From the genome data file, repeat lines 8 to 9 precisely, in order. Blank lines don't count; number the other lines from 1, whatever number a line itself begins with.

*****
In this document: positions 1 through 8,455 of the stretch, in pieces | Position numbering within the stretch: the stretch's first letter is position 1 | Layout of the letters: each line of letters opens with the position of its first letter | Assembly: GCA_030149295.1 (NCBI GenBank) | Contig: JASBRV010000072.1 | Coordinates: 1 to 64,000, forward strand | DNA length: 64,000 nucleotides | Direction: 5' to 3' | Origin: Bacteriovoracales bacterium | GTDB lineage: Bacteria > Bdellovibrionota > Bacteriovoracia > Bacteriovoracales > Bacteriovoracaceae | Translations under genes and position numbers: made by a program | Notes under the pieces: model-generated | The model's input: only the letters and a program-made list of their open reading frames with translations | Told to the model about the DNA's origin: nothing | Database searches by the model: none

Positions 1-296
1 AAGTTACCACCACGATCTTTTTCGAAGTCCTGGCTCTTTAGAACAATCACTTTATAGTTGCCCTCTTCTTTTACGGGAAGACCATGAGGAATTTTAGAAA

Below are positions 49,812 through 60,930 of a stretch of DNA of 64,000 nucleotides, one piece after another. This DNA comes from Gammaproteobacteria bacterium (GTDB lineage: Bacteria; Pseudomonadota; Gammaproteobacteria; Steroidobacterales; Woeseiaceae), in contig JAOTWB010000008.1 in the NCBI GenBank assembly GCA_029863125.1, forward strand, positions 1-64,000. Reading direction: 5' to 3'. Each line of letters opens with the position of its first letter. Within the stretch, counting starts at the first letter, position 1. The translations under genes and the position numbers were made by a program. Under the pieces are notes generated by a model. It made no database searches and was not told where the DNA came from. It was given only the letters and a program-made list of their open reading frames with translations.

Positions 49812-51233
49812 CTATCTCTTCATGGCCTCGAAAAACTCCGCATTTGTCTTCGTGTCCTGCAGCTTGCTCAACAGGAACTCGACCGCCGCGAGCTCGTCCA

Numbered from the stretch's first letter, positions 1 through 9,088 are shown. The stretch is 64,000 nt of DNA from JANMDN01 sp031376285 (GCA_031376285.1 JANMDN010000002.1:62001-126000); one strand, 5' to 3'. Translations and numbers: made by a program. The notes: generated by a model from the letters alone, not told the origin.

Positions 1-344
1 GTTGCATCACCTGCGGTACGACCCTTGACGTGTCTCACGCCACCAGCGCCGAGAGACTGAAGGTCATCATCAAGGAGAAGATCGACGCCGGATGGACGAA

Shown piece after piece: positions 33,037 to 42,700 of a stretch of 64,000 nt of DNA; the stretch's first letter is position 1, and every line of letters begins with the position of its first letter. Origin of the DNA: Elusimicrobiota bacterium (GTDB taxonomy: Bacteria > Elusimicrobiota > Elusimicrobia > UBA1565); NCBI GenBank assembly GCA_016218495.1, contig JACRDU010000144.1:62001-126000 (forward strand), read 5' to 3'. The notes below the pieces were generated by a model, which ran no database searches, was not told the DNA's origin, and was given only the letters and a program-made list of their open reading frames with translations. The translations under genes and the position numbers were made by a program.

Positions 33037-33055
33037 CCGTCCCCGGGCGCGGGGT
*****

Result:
Positions 1-344
1 GTTGCATCACCTGCGGTACGACCCTTGACGTGTCTCACGCCACCAGCGCCGAGAGACTGAAGGTCATCATCAAGGAGAAGATCGACGCCGGATGGACGAA